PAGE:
The city has acquired 39 properties that were affected by hurricane Irene through its Northside Buyback Program, according to a report mayor Jose “Joey” Torres’ administration provided to the city council.
$3.86 million was spent in acquiring the properties. That’s an average of less than $100,000 per property. Councilman Michael Jackson, who represents the 1st Ward where the properties are being acquired, said homeowners are being “shortchanged.”
“It’s nearly impossible for homeowners to relocate themselves by selling their homes for $90,000,” said Jackson. Part of the buyback programs includes a relocation program, said officials.
“They are getting fair market value or pre-flood value,” said Paul Miller of Morris Plains-based Tetra Tech. His firm was hired in September 2014 to manage the buyback program that was largely bungled by former mayor Jeffery Jones’ administration.
The city appraises each property before entering into negotiations with homeowners to purchase their homes. Some homeowners are choosing not to sell their properties, said economic development director Ruben Gomez. It’s a voluntary program, he said.
“It’s a flood plain area. The reasonable buyer is only going to pay so much given the condition of the area,” said Kenneth Morris, councilman at-large. “No one’s going to come in and buy a property other than through this process, government intervention.”
Gomez said the city identified 140 properties for acquisition. There are two simultaneous programs to acquire flood prone properties along the Passaic River.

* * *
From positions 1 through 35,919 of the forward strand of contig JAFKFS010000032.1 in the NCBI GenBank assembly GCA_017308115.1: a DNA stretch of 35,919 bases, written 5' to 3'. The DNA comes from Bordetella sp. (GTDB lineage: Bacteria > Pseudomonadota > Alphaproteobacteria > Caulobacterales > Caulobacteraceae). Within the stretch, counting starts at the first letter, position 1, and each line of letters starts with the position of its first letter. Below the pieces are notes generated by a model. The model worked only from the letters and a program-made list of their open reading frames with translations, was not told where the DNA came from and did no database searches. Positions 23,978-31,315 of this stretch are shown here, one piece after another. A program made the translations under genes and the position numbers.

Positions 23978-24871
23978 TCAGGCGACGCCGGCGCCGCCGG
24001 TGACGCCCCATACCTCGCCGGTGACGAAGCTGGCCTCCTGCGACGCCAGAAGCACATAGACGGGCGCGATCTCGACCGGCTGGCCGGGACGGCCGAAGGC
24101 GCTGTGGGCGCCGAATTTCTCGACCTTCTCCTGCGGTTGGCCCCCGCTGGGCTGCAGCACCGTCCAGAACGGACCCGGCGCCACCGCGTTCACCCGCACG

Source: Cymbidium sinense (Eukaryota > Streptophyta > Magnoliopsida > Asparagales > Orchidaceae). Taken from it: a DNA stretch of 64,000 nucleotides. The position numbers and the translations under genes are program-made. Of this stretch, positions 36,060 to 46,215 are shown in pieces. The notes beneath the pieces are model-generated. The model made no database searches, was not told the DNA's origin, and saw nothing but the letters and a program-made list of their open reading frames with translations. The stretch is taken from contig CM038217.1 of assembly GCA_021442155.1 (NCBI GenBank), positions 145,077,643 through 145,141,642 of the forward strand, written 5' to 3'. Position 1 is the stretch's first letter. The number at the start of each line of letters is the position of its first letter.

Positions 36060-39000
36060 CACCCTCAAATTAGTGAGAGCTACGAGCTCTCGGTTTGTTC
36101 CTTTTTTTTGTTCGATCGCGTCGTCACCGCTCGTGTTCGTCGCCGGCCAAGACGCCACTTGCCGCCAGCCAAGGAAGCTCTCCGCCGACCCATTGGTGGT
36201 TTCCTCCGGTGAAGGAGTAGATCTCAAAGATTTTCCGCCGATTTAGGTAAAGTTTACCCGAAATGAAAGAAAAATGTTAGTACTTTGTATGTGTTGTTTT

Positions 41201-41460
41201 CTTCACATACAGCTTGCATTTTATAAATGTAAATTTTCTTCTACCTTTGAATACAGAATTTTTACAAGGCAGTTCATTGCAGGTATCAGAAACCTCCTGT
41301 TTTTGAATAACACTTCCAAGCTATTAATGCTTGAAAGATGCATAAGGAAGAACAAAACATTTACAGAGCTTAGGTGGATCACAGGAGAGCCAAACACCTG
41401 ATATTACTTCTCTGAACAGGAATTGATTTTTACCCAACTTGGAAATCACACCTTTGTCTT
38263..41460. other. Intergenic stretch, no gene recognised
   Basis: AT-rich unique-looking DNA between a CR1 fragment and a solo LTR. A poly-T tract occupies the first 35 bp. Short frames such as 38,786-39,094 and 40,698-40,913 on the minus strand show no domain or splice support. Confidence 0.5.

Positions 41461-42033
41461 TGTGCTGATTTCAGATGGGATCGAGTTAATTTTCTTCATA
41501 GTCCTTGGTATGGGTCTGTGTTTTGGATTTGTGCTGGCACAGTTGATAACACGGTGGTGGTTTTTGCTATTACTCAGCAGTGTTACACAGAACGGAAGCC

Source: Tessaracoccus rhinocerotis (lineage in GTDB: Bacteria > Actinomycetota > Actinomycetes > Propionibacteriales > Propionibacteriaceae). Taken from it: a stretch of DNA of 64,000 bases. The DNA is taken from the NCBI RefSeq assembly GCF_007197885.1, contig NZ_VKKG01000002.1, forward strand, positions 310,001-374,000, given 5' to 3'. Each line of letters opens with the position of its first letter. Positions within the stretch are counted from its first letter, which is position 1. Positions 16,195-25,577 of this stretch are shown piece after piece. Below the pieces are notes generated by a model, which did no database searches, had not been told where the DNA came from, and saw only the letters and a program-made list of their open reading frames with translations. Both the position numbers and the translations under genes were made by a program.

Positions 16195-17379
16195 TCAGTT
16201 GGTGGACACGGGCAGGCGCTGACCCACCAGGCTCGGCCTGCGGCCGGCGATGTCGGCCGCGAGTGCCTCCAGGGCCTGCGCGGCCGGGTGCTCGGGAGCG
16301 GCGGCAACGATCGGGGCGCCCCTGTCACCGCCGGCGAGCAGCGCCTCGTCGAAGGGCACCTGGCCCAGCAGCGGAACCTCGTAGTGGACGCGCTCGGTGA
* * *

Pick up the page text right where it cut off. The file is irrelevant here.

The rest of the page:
22 properties were purchased using a Community Development Block Grant Disaster Recovery (CDBG-DR) grant the city received from the Passaic County government. 17 properties were acquired using Federal Emergency Management Agency (FEMA) funds the city received following Irene in 2011.
The city received almost $2.1 million in CDBG-DR grant and another $5.76 million in FEMA and state funds. Out of the $7.83 million, the city still has almost $4 million left. Both grants were extended several times as the city was slow to move ahead with acquisitions.
“It’s a large, large process,” said Miller. He said there’s a large number of approvals before a property can be acquired. There’s also appraisals and demolition once the property has been purchased.
16 other properties are slated for closing very soon, said Gomez.
The properties being acquired are located on streets like East Holsman Street, Bergen Street, Watson Street, and so forth. It’s not clear what the city plans to ultimately do once a significant number of acquisitions have been completed.
There have been talks of creating a park or a river walk for the Riverview neighborhood. The neighborhood is one of the city’s more challenging areas with drugs, gang violence, and other social problems.
Gomez said the buyback program will be completed in December 2017. He needs the council to approve another $30,000 to extend the consulting firm’s contract to March 2018. The city pays the consulting firm $125 per hour. He also needs the council to approve a $207,900 contract for Union City-based O.R. Colan Associates to serve as tenant relocation consultant for the buyback program.
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